potentates, Battlin’ Balkan Billy, Strobe-Light Talbot,
and Madeleine (not the one in the old children’s rhyme)
like to harp on this theme, too. They do so in the
shadow of the Kellogg-Briand Pact, which we once thought
was just a bit of hot air but which has become for
some people the founding document of our phony-baloney
20th-century international "law."
the bombs still fall, people are killed by armed forces,
and everything under the sun can be brought in under
Uncle Sam’s definition of legitimate military target.
What can this mean?
think it means that "peace-keeping" as a
new name for war is the grossest imperialist imposture
of our times. As Tacitus said of the Romans, they
make a desert and call it peace. It’s always
good to be in charge of the definitions.
people are still injured in organized fashion by armed
forces deployed by states. On the other hand, it may
be that wars of the older kind in which there were
some agreed-upon rules and in which both sides had
standing are less likely to occur. We no longer fight
morally similar states; we only deal with "criminals,"
whose criminal nature stands revealed in their very
failure to submit.
is the psychology and language of empire. Warfare
conducted within this framework corresponds nicely
to the liberals’ favorite overseas activity: the one-sided
ideologically motivated massacre.
UP THE WHITE MAN’S BOURBON
brings us to the fascinating movement to re-annex
Africa! We have to go beyond asking if two wrongs
make a right and ask ourselves does a whole series
of wrongs make a right? Or do they just make a further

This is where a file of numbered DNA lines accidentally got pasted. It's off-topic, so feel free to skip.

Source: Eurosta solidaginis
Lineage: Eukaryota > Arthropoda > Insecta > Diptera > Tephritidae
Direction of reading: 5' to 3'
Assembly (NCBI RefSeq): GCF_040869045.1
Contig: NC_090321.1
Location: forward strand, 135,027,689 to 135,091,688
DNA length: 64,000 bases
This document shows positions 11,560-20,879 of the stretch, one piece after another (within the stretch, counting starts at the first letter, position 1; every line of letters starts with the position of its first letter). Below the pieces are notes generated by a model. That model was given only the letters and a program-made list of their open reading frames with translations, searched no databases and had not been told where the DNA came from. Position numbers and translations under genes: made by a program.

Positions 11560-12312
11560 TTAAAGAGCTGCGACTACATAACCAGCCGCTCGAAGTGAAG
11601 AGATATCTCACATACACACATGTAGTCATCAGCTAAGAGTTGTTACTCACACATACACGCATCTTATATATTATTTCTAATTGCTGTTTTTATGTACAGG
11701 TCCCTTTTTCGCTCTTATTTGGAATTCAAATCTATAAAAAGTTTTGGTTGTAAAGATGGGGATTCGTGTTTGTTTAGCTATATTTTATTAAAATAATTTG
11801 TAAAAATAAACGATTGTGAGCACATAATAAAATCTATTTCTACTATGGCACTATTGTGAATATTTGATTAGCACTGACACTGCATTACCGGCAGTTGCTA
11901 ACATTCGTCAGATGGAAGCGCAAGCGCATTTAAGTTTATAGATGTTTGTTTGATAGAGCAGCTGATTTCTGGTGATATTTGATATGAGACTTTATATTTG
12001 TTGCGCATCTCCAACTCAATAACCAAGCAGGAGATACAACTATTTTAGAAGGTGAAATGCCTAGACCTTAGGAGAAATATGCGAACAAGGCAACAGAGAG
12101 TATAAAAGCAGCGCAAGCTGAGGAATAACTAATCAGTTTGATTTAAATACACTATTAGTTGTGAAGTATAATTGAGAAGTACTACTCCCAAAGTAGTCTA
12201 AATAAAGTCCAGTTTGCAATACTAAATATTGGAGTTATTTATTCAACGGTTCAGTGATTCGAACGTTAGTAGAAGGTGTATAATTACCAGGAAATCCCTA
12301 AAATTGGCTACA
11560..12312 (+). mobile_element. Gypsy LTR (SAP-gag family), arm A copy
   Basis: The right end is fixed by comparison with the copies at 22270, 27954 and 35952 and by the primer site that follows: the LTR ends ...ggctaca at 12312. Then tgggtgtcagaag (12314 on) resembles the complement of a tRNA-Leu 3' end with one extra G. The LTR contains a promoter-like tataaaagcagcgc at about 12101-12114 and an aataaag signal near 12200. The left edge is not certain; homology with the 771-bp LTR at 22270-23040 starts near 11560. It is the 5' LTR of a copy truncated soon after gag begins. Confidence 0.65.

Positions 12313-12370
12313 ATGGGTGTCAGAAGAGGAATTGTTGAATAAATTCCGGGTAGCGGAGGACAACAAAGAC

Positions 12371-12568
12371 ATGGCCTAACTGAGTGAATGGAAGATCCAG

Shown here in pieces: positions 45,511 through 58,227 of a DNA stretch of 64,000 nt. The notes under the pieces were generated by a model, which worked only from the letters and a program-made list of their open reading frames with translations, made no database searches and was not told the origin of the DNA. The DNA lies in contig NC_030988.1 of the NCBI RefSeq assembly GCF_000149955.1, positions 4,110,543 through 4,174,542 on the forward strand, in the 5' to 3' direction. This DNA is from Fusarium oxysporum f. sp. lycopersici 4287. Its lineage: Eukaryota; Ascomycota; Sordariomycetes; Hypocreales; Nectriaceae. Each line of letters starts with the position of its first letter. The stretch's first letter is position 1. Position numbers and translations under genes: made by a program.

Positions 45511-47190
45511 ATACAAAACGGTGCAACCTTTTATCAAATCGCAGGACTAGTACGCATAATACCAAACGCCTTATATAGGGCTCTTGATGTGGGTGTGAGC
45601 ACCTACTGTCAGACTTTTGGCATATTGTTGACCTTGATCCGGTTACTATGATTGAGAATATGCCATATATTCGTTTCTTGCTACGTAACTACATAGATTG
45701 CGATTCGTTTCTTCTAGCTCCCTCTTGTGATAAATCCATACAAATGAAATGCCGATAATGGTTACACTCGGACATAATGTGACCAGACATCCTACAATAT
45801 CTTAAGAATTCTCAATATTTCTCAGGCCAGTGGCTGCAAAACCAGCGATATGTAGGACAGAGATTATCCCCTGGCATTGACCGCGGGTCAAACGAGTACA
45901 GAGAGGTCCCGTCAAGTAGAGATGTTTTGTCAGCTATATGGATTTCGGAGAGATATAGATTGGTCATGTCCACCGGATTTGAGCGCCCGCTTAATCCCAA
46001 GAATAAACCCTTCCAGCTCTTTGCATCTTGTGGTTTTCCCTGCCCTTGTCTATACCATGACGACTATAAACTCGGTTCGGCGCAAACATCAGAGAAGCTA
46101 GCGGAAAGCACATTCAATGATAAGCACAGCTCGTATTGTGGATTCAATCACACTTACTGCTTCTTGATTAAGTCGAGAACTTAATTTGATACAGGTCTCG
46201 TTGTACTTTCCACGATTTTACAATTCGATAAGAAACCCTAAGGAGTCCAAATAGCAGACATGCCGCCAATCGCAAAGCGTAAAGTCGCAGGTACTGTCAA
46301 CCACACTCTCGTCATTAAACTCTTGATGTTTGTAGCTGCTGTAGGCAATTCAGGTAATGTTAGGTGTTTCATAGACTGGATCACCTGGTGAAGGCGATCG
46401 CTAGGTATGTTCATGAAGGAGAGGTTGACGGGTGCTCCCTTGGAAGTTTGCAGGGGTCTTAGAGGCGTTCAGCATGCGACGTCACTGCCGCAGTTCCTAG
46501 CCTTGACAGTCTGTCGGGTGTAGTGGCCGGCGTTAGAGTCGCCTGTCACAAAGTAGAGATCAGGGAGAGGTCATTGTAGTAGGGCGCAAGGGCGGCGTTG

call for large-scale intervention in Africa comes
from Right, Left, and Center. Douglas Hurd, former
British Minister for Foreign Affairs, calls for putting
disorderly regions under UN trusteeship. Some fellow
at National Review is getting his safari gear
together right now. From the Center, Center/Left and
Left, great mobs of academics chime in, including
Kenyan scholar Ali Mazrui and American academics David
Rieff, William Pfaff, Gerald Helman, and Steven Ratner.
Deon Geldenhuys provides a good summary of this literature,
but unfortunately his article is in Afrikaans. You
can still go to his footnotes, however.1
envisions UN trusteeships – "but less Western
and more international" and "‘inter-African
colonization,’ whereby an African Security Council
of five regional states takes responsibility to save
their continent’s troubled states." Rieff holds
that the great powers must step in "to stabilize
the military situation, after which the UN will administer
protectorates." Pfaff wants a kind of neo-colonialism
to set things right, by addressing European responsibility
for everything that is wrong in Africa.
and Ratner put forward three "models" of
UN guardianship "over ill-fated states like Yugoslavia,
Georgia, Haiti, Liberia, Somalia, and Sudan."
In the first, UN bureaucrats "are available to
run the fallen state" but with "ultimate
decision-making left with the local government"
(you bet). Next comes conservatorship, in which "the
failed state gives over specific governing functions
to the UN, as with the United Nations Transitional
Authority in Cambodia (UNTAC) in the early nineties."
The third and most radical plan is direct UN trusteeship
of the old [League] type." Here, "the concerned
state stands down of its own free will from control